Duma Key

By: Stephen King
Published By: Scribner

Duma Key: A Novel

I cheated. I read the Amazon reviews of this book before starting my own. And while I had not yet articulated it, I find that I agree with the comments made by the non-ravers among the reviewers.

First let me say that I read this book, all umpty-zillion pages of it (never let it be said that Mr. King is not verbose) in one sitting. Well, ok, I had the flu and spent an entire day in bed reading and napping. Nevertheless, I did read it straight through and was never really bored. (Though I do agree with one Amazon reviewer that the promise of the first half of the book was never met by the payoff of the second half.)

More importantly, I agree with a couple of the non-ravers who expressed a certain amount of distaste for the "preciousness" of the dialog. I'm not sure I would have used the word "precious," though it fits. Too cool for school is probably how I would have phrased it.

The specific dialog at issue is the pseudo-hip, best-friends-in-the-dorm kind of banter between Edgar and Wireman that takes up many pages in a very big book. "'Fuck you,' I said, and we were back on track." (Or something to that effect.)

Edgar is an over-fifty (though he never sounds much older than 30, except in conversations with his daughters)former developer who has lost an arm, some of his eyesight, and much of his memory to a construction site accident. (One of King's themes is amputation, it seems, this turning up in more than one of his books.) Edgar's former life self-destructs due to the changes the head trauma has wrought (Edgar cannot find words, has anger management issues, and has fundamentally become a new person). Divorced, physically impaired, and mentally anguished, the wealthy invalid opts for a "geographical" cure on a remote Florida Key - Duma Key.

Arriving there, Edgar embarks on a program of walking, resting, and drawing. And soon the drawing takes on the supernatural overtones that are King's standard fare.

While discovering prodigious artistic talent, and retraining his body to walk, think, and function, Edgar also befriends two quirky characters who just happen (wink, wink, nod, nod) to also have suffered head injuries: Wireman and Elizabeth. Wireman is a former lawyer who has a bullet lodged in his brain thanks to a failed suicide attempt, and Elizabeth is the elderly lady he cares for who owns the island and who is fading away into incipient Alzheimer's. She too, as a child, suffered a life-altering head injury.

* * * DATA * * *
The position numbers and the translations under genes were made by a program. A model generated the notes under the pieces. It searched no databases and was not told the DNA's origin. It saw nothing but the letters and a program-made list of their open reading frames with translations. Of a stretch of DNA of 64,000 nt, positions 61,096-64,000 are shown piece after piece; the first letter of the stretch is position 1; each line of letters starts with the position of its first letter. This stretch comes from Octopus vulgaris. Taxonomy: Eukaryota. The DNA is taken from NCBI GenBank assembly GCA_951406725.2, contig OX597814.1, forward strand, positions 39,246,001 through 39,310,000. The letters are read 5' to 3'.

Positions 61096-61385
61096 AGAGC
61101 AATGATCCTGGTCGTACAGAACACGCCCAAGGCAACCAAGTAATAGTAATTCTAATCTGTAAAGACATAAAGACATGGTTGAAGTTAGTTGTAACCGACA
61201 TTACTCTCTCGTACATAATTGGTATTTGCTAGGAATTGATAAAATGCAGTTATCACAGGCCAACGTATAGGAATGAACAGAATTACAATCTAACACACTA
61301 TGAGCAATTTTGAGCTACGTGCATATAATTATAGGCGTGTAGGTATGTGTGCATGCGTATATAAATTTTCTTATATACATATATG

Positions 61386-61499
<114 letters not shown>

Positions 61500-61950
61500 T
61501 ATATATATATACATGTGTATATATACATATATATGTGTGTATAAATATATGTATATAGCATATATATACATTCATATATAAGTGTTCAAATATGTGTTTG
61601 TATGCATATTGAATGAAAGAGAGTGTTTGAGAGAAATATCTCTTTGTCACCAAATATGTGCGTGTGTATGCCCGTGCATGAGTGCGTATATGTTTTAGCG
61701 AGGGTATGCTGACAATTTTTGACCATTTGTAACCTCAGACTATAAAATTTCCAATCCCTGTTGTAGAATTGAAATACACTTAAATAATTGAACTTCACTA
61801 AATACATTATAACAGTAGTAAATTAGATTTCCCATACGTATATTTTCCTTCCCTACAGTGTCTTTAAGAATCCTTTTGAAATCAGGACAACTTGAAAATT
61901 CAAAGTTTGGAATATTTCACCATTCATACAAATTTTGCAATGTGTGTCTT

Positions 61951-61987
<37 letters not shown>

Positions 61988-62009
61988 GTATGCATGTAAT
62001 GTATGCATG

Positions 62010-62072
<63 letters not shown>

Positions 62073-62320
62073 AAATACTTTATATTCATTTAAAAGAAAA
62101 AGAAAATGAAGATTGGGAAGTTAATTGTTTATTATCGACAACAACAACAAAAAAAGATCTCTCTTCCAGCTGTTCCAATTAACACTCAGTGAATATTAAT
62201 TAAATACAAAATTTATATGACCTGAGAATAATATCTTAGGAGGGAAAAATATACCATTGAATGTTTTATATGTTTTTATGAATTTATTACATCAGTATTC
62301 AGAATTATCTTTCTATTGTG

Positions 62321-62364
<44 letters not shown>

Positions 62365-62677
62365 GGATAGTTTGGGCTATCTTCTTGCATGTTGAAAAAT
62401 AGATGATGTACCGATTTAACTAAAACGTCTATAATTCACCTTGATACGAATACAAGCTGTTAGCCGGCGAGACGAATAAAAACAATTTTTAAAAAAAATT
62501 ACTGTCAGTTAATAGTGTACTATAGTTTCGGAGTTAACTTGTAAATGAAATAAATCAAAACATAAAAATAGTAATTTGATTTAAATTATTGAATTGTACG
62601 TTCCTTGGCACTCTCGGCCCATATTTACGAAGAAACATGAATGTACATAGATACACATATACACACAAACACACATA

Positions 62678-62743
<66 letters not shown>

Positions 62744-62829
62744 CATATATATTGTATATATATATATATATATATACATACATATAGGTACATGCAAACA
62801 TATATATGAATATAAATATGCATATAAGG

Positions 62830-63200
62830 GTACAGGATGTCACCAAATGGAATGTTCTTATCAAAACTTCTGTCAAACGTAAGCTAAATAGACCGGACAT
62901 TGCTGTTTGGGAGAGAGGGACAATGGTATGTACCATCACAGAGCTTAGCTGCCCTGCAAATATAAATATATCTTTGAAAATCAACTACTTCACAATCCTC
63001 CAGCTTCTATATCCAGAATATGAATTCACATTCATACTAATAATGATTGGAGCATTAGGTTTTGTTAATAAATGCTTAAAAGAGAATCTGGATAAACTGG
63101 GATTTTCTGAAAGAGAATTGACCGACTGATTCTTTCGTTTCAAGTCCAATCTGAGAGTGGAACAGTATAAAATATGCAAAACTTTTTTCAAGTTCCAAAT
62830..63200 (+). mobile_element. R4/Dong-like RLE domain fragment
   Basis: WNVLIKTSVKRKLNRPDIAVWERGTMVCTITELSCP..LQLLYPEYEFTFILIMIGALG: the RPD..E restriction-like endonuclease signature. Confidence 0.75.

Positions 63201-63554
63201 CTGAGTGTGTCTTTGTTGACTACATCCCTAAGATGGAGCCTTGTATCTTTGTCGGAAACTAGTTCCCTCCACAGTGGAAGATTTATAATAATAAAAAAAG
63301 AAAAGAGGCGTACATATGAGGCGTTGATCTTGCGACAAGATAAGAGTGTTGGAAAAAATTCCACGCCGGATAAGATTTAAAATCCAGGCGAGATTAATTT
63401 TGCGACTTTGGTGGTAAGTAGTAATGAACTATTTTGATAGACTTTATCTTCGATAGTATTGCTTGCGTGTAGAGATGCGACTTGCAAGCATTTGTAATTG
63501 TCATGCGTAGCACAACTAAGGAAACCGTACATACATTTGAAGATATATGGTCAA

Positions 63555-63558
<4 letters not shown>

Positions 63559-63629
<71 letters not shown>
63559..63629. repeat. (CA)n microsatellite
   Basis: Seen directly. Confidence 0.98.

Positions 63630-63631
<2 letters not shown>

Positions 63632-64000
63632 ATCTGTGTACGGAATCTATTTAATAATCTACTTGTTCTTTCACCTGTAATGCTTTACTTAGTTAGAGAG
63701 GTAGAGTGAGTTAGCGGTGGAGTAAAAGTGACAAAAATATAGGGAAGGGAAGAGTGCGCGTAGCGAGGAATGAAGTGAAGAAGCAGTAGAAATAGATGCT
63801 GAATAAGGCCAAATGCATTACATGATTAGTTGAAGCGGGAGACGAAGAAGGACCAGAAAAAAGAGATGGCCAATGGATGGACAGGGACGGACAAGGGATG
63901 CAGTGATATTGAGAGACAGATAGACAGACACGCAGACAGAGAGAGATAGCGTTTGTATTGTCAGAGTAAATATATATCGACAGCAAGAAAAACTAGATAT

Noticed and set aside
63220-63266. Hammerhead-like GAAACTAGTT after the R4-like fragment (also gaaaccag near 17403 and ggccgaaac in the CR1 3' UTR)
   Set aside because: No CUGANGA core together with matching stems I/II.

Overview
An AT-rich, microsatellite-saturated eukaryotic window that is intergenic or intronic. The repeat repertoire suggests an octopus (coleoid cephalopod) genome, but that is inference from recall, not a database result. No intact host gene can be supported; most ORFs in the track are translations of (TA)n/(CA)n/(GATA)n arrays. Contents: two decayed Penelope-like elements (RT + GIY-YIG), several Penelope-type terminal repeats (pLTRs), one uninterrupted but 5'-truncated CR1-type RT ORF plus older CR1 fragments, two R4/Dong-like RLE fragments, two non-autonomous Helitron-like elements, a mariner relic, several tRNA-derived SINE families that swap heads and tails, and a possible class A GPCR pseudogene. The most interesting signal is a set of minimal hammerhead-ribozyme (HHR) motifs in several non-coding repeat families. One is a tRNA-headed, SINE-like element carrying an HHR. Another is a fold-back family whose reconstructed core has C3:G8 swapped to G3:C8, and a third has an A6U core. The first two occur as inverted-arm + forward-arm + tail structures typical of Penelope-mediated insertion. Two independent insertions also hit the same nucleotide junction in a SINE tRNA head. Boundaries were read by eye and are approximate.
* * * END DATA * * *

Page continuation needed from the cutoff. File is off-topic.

The three form an immediate bond of love and affection (which I find both the most endearing and annoying characteristic of a King book: I like the fact that his characters do seem to care deeply for one another; I dislike the fact that the caring seems to spring from nothing more than a shared fondness for citing old song lyrics and book quotes).

And then things start to get odd.

Turns out Edgar's artistic talent is more than just a late-bloomer's discovery that he can draw pretty pictures. A mysterious force is at work on the island, and Edgar is not the first who has been pulled into its power.

Above caveats noted, King serves up a detailed, lively, generally well-written thriller that displays his unusual facility for plot and mood.

Oh, and one more thing: please, Stephen, lose the gratuitous political references. We get it, you don't like Bush, you did like Kerry, and you are not a big fan of the Republicans in general. The snide asides do nothing to advance the story or build the characters, they just make you look petty.


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